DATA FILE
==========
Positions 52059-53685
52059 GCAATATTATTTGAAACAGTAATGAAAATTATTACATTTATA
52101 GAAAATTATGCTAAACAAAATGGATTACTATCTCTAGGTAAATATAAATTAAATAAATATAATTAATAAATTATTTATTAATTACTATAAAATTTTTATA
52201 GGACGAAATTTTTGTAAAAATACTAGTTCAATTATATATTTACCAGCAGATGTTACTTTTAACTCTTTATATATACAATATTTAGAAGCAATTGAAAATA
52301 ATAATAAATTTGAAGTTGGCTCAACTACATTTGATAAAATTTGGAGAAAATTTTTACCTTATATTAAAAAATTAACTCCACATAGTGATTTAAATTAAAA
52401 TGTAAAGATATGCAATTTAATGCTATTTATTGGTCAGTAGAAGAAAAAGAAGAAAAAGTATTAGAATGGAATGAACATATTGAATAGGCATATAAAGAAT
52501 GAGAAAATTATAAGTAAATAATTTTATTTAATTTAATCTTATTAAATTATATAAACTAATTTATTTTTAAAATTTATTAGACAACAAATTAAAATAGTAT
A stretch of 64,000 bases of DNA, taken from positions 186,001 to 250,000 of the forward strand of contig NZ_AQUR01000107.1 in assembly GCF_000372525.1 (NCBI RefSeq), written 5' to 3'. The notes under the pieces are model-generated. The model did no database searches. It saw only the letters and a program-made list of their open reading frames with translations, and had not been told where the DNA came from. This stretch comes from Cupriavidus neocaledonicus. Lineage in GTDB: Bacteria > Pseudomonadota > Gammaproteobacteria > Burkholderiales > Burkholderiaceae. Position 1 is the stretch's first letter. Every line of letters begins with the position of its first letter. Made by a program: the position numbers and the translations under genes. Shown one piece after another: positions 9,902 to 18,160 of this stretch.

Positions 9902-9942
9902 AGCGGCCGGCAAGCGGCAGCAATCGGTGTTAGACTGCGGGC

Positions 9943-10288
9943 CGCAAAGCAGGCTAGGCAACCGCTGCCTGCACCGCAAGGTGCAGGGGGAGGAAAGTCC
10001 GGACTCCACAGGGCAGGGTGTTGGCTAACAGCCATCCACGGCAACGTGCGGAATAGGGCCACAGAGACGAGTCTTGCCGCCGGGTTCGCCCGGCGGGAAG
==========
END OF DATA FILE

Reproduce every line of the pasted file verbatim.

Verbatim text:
Positions 52059-53685
52059 GCAATATTATTTGAAACAGTAATGAAAATTATTACATTTATA
52101 GAAAATTATGCTAAACAAAATGGATTACTATCTCTAGGTAAATATAAATTAAATAAATATAATTAATAAATTATTTATTAATTACTATAAAATTTTTATA
52201 GGACGAAATTTTTGTAAAAATACTAGTTCAATTATATATTTACCAGCAGATGTTACTTTTAACTCTTTATATATACAATATTTAGAAGCAATTGAAAATA
52301 ATAATAAATTTGAAGTTGGCTCAACTACATTTGATAAAATTTGGAGAAAATTTTTACCTTATATTAAAAAATTAACTCCACATAGTGATTTAAATTAAAA
52401 TGTAAAGATATGCAATTTAATGCTATTTATTGGTCAGTAGAAGAAAAAGAAGAAAAAGTATTAGAATGGAATGAACATATTGAATAGGCATATAAAGAAT
52501 GAGAAAATTATAAGTAAATAATTTTATTTAATTTAATCTTATTAAATTATATAAACTAATTTATTTTTAAAATTTATTAGACAACAAATTAAAATAGTAT
A stretch of 64,000 bases of DNA, taken from positions 186,001 to 250,000 of the forward strand of contig NZ_AQUR01000107.1 in assembly GCF_000372525.1 (NCBI RefSeq), written 5' to 3'. The notes under the pieces are model-generated. The model did no database searches. It saw only the letters and a program-made list of their open reading frames with translations, and had not been told where the DNA came from. This stretch comes from Cupriavidus neocaledonicus. Lineage in GTDB: Bacteria > Pseudomonadota > Gammaproteobacteria > Burkholderiales > Burkholderiaceae. Position 1 is the stretch's first letter. Every line of letters begins with the position of its first letter. Made by a program: the position numbers and the translations under genes. Shown one piece after another: positions 9,902 to 18,160 of this stretch.

Positions 9902-9942
9902 AGCGGCCGGCAAGCGGCAGCAATCGGTGTTAGACTGCGGGC

Positions 9943-10288
9943 CGCAAAGCAGGCTAGGCAACCGCTGCCTGCACCGCAAGGTGCAGGGGGAGGAAAGTCC
10001 GGACTCCACAGGGCAGGGTGTTGGCTAACAGCCATCCACGGCAACGTGCGGAATAGGGCCACAGAGACGAGTCTTGCCGCCGGGTTCGCCCGGCGGGAAG